February 10, 2020

FIRST BECAUSE WE'RE BETTER:

The New Hampshire Primary Might Be the Most Technophobic Election in the Country (AARON MAK, FEB 10, 2020, Slate)

There will be no app malfunctions during the New Hampshire primary for one simple reason: There will be no apps. In the troubled aftermath of the Iowa caucuses, officials in charge of the state's elections on Tuesday are touting their stubbornly analog approach to voting. Rather than overhauling polling places with mobile apps and voting machines, the Granite State has long opted to stick with democracy's old faithfuls: pencils and paper ballots. According to officials, not only does the state's electoral Luddism result in fewer glitches, but it also acts as an old-school cybersecurity measure. "You can't hack a pencil" has become something of a catchphrase for New Hampshire Secretary of State Bill Gardner in the run-up to the primary.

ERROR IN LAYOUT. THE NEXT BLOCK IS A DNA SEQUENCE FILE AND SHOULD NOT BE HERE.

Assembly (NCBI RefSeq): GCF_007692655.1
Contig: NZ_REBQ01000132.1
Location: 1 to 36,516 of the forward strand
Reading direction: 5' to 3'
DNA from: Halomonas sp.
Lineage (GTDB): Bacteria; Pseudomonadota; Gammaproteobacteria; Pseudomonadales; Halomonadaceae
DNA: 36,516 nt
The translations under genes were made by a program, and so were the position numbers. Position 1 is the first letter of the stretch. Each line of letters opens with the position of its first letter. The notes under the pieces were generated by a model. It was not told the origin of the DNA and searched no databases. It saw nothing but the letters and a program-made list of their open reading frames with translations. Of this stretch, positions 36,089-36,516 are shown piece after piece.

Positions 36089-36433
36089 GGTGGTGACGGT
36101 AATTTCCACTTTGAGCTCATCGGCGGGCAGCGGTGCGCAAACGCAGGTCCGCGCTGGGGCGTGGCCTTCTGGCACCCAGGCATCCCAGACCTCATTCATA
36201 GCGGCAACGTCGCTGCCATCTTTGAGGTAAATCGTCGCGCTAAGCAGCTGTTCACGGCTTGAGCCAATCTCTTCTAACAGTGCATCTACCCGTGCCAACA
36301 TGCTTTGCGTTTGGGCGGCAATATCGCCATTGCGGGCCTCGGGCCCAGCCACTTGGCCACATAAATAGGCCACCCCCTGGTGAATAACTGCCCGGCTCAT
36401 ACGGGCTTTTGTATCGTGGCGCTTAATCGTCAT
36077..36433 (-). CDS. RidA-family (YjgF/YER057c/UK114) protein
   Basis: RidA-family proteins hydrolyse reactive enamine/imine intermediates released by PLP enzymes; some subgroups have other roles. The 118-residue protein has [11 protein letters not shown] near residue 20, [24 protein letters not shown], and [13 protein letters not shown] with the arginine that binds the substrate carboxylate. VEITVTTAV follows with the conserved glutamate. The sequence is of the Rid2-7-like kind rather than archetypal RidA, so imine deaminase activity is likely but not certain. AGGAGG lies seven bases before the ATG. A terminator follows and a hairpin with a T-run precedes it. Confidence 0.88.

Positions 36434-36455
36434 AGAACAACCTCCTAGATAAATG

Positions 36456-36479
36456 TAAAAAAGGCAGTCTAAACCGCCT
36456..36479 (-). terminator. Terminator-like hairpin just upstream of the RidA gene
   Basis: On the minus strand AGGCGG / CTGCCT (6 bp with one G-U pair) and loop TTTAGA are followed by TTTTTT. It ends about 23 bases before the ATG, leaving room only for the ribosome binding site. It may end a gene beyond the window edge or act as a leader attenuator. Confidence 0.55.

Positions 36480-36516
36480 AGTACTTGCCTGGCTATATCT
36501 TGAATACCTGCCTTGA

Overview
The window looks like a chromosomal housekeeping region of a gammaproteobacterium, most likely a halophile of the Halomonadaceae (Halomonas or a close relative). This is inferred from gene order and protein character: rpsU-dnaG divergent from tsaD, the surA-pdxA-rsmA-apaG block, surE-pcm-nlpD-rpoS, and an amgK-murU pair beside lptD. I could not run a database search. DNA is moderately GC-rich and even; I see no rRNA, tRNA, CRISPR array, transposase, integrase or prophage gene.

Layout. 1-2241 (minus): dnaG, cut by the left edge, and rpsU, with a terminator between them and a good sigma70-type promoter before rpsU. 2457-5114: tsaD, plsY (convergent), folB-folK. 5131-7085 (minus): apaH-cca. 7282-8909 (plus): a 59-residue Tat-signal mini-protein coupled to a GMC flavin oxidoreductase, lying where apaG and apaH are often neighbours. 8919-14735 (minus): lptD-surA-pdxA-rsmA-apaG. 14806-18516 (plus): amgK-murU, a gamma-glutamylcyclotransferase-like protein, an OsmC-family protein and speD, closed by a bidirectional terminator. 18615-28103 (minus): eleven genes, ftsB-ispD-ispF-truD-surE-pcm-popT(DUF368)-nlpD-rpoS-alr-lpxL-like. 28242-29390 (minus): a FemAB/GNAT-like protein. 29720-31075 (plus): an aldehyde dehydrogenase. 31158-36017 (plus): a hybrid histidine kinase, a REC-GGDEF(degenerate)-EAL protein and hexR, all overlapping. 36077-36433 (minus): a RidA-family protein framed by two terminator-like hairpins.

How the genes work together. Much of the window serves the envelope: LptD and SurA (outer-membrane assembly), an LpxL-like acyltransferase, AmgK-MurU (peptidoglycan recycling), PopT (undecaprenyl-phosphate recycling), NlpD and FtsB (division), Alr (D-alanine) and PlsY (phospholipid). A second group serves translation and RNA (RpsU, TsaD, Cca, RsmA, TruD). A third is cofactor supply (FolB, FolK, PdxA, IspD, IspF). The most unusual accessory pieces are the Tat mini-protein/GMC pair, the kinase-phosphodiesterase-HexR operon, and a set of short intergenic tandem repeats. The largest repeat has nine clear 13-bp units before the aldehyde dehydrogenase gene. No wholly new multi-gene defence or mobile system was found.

Most polling places in New Hampshire use printed voting registration lists, instead of tablets and laptops, to check people in (poll workers in North Carolina, in contrast, recently had trouble with getting poll books to function on laptops). People then receive a paper ballot, though voters with disabilities can use voting machines, as is required by federal law. The machines, however, ultimately mark a physical ballot. The ballots then go through optical scanners that have all their external ports except for the one for power disabled, and which are programmed by computers disconnected from the internet. (In its 2019 report on Russian election meddling, the Senate's Select Committee on Intelligence found that paper ballots and scanners, while not perfect, are nevertheless the "least vulnerable to cyber-attack" compared to other voting systems.)

Posted by at February 10, 2020 6:20 PM

  

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